Human Rights Group Deploys An 'Empathy Test' Captcha System To Help Sites Fend Off Trolls
from the because-i-love-being-talked-down-to-by-a-dialog-box dept
Fact: if you have a site with any amount of traffic and open comment threads, you're going to draw trolls. There's no method that's been proven to completely rid your site of trolls, though not for a lack of trying. (This one is particularly mischevious.) Various sites have tried anything from aggressive moderation to requiring Facebook logins… all to no avail. (Although the latter method has proven that certain people are more than willing to troll without the protection of anonymity.)
A new anti-troll tool from a rather unlikely source has just been unveiled, one that hopes to combine the “fun” of solving captchas with something akin to a “blush response:”
A human rights group is introducing a new take on CAPTCHAs, those little boxes that make you type in a word to prove you are human before you can comment or register for a site. Their version doesn’t just present a scrambled word to be deciphered, but instead forces a person to choose the right word to unscramble based on the proper emotional response to a human rights violation.
Civil Rights Defenders, the Swedish-based group that developed the tool, hopes the Civil Rights Captcha will help sites block spiders and bots, while letting humans in — and hopefully educating the humans at the same time…
But perhaps forcing a troll to repeatedly choose an empathetic response will, over time, soothe the ravages of comment sections around the net. Okay, that might also be asking too much, but at the very least spreading information about human rights abuses certainly can’t hurt, even if the jerks of the internet (see, for example, YouTube comments) remain beyond help.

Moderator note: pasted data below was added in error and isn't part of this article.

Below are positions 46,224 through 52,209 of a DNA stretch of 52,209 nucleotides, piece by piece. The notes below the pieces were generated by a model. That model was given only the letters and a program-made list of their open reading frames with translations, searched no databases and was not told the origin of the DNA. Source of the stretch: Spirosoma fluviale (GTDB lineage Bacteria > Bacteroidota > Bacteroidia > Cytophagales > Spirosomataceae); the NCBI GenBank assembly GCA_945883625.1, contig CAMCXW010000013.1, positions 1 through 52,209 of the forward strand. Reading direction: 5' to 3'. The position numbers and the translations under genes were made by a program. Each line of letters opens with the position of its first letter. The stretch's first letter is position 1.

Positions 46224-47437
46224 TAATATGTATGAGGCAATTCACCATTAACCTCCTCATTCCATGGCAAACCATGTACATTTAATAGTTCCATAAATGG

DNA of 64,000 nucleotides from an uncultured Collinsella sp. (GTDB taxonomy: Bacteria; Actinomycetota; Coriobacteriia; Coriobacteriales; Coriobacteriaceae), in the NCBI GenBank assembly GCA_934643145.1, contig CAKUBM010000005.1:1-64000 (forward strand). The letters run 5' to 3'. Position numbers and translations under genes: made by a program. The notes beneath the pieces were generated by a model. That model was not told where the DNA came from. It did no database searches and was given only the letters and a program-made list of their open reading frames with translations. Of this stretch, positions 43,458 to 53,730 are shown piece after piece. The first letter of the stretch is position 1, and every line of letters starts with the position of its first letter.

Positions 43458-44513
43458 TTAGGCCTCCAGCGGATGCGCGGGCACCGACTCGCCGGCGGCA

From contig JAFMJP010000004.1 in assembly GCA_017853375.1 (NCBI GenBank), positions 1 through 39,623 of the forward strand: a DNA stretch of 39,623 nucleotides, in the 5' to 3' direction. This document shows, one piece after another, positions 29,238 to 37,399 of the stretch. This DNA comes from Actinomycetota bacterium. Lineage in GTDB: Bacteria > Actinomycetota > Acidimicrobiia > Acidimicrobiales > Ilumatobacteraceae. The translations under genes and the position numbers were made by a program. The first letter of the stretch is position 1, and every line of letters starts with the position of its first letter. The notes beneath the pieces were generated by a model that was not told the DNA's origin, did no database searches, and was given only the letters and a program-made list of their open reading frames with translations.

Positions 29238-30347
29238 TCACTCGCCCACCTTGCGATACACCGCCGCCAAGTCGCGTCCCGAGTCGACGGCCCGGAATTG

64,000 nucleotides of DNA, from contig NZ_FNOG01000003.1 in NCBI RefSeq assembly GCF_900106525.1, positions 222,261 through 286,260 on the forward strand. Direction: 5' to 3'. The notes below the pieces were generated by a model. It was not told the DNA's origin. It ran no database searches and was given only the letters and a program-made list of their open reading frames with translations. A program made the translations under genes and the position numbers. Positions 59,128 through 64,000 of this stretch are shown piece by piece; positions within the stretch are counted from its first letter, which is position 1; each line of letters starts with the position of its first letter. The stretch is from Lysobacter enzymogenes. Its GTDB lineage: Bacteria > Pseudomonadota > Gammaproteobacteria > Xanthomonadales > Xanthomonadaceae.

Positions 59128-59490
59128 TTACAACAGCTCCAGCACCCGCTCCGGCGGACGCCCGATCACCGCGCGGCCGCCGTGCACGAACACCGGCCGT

That's right. It's Voight-Kampff for comment threads. Instead of trying to parse a set of badly scanned words and Street View cam house numbers, Civil Rights CAPTCHA instead asks you how you feel about certain horrific situations, hoping that you'll make the “right” decision before spewing your vitriol and ignorance into the now-unlocked comment box.
While its heart is certainly in the right place, the implementation still requires captchas, something most users would rather not encounter every time they make a comment. (Yes, I know. But sometimes, decent , non-trolling humans don't want to “create an account” or “enter an email address” in order to participate.) On top of that is the fact that each captcha has only one “right” answer, making the system more than a little heavy-handed in its moralizing. This assumes that your regular, non-troll commenters are going to be fine with being preached at while jumping through hoops. It also assumes that all dedicated trolls are morons incapable of deducing the (obviously) “right” reaction to each situation presented.
This particular captcha service might prove useful in limited situations, like being pre-loaded with questions related to a particular cause or event being discussed/promoted at the website deploying it. It also might prove popular with the sort of people who are willing to annoy a certain percentage of their community in order to “raise awareness.” It will become a form of penance for those involved, much like forwarding “concerned” emails and switching Facebook statuses to show support. You know, the sort of thing that will morph into “I solved Captchas for world peace. What will YOU do?” t-shirts popping up on Cafepress.
I can't see this solving the troll problem, but I can see it annoying most of a user base, leaving the site deploying it with a smaller audience consisting of people who like being moralized at frequently. Like any other captcha, the spambots and trolls will find a way around it, with the only ones affected being decent human beings, which would seem to be the sort of “demographic” you'd want to annoy less. Pushing them through a “think our way or hit the road” filtering system doesn't make trolls any less prevalent or make non-decent human beings any more “decent.”